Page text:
“White people must educate themselves about these issues. Racism in the United States is now and always has been a White problem, and therefore it is incumbent on White people to talk amongst themselves about how they propose to solve this problem. Waiting for people of color to enter White spaces in order to educate White people about their blindness to racism is arrogant, patronizing and disrespectful. Feminists have, for years, called men to task for not taking responsibility for dismantling patriarchy. The same is true for the responsibility White people must take for dismantling racial hierarchies.”
Time for another video I think.
Although writing about Buddhism and violence, Elizabeth J. Harris makes some excellent points that are relevant to racism.
“In another sermon handed down to us, two men are pointed out while the Buddha is talking to a headman, Pataliya. One of them is garlanded and well-groomed; the other is tightly bound, about to lose his head. We are told that the same deed has been committed by both. The difference is that the former has killed the foe of the king and has been rewarded for it, whilst the latter was the king's enemy. Hence it is stressed that the laws of the state are not impartial: they can mete out punishment or patronage according to the wish of the king and his cravings for revenge or security.”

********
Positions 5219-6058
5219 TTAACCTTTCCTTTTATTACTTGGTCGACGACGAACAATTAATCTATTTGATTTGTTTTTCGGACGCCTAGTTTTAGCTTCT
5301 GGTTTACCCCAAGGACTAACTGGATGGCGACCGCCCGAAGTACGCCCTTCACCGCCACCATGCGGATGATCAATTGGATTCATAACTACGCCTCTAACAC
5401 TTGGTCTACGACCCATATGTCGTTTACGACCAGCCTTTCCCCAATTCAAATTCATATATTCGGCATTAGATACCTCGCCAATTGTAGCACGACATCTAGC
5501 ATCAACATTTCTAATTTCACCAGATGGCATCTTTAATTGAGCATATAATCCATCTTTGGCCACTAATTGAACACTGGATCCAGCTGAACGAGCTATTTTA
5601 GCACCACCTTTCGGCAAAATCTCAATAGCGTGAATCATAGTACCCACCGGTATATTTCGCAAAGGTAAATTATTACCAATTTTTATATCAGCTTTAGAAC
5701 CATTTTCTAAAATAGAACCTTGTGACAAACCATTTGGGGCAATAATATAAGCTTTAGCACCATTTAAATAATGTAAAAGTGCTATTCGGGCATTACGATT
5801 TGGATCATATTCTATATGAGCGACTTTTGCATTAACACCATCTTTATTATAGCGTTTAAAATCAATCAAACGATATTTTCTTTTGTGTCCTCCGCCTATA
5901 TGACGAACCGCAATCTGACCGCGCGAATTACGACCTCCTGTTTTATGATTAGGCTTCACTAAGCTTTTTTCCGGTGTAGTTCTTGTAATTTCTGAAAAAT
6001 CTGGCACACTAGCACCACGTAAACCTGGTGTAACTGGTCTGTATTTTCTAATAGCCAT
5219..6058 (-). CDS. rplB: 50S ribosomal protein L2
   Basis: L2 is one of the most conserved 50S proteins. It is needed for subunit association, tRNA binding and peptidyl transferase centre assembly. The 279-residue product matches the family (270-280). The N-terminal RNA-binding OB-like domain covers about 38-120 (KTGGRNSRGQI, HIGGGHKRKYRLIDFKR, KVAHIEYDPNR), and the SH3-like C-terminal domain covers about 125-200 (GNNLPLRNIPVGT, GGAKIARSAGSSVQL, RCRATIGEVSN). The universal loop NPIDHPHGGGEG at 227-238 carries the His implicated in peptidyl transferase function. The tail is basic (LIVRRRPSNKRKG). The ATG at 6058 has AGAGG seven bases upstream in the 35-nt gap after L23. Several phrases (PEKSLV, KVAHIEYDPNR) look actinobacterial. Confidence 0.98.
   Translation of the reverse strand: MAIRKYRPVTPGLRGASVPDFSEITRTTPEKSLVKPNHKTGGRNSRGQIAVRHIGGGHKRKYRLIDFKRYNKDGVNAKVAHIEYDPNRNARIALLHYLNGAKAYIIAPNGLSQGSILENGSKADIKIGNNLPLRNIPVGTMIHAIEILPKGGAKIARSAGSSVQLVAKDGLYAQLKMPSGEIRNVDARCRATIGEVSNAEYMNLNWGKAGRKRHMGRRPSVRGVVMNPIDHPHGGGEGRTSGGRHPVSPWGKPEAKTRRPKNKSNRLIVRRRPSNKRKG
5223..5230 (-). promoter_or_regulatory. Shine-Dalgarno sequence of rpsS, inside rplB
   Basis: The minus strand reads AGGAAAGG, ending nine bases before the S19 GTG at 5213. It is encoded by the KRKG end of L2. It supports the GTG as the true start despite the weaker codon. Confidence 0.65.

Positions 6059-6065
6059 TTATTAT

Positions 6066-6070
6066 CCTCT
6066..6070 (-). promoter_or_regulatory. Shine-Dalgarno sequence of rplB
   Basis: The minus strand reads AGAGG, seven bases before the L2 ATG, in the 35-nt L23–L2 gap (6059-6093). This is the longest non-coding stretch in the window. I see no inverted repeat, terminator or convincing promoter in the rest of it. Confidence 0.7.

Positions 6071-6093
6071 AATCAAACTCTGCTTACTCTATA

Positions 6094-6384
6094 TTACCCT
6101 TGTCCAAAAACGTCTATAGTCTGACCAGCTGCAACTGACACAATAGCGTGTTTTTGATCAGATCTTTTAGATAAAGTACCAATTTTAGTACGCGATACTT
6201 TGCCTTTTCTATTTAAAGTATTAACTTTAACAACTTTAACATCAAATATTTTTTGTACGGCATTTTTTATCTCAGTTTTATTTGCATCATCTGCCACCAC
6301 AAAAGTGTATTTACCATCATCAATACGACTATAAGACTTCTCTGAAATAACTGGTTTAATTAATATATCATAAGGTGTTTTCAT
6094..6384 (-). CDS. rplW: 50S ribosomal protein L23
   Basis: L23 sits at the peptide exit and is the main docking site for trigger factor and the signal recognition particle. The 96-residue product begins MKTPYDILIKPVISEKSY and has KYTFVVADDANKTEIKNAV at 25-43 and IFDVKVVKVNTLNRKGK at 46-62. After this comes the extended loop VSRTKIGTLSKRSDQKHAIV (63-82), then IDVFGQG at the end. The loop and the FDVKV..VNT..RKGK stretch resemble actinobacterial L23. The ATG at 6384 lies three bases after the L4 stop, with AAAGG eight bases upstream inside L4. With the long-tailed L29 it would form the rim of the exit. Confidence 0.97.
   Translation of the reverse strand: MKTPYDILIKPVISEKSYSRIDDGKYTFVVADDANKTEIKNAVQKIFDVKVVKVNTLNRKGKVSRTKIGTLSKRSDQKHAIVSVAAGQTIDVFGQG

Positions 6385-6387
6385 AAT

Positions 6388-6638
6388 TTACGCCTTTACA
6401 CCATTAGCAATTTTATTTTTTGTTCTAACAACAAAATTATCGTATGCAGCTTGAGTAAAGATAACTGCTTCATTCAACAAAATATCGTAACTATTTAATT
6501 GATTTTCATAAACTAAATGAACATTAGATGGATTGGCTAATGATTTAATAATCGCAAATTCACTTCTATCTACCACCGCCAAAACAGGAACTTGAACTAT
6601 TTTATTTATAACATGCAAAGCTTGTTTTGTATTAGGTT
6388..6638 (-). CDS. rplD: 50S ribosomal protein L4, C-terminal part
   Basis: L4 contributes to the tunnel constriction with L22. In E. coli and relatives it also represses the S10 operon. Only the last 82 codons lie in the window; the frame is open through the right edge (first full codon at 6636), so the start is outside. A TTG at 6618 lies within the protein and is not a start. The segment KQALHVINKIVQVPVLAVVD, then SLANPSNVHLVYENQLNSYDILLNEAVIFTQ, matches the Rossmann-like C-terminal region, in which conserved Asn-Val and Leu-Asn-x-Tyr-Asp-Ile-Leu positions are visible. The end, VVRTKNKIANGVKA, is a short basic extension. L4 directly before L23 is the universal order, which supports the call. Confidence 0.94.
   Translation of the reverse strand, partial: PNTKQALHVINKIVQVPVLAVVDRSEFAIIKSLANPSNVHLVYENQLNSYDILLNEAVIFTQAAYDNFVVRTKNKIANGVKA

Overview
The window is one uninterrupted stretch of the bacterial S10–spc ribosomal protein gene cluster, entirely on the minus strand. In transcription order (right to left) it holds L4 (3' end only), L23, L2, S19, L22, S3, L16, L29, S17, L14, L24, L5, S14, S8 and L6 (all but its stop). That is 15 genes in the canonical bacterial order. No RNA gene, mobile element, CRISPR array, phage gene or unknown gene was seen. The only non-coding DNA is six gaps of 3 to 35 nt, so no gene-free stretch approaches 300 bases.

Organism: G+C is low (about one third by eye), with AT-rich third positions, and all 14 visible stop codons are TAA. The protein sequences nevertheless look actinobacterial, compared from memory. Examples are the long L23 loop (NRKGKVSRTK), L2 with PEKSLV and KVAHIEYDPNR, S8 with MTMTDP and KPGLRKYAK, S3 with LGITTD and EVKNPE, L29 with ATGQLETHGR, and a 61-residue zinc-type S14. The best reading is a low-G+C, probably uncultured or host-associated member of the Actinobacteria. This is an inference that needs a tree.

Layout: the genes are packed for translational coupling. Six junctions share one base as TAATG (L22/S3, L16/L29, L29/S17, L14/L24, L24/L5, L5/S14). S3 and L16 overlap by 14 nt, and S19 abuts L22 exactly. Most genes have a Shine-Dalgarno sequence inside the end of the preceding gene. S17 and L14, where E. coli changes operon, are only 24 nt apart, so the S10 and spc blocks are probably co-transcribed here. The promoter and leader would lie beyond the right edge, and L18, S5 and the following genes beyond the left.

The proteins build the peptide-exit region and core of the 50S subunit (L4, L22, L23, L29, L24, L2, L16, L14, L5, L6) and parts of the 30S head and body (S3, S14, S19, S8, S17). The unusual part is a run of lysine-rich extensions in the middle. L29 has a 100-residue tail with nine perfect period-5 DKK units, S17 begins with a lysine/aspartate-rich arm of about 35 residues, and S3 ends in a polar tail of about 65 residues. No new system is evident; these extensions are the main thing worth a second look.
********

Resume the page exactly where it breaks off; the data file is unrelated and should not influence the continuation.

If we look at racism as a form of institutionalized violence, we can see how different groups, when members rise to power, establish laws that protect the status of members within the group. The Buddha recognized, also, that religious practices can involve violence that is ostensibly justified: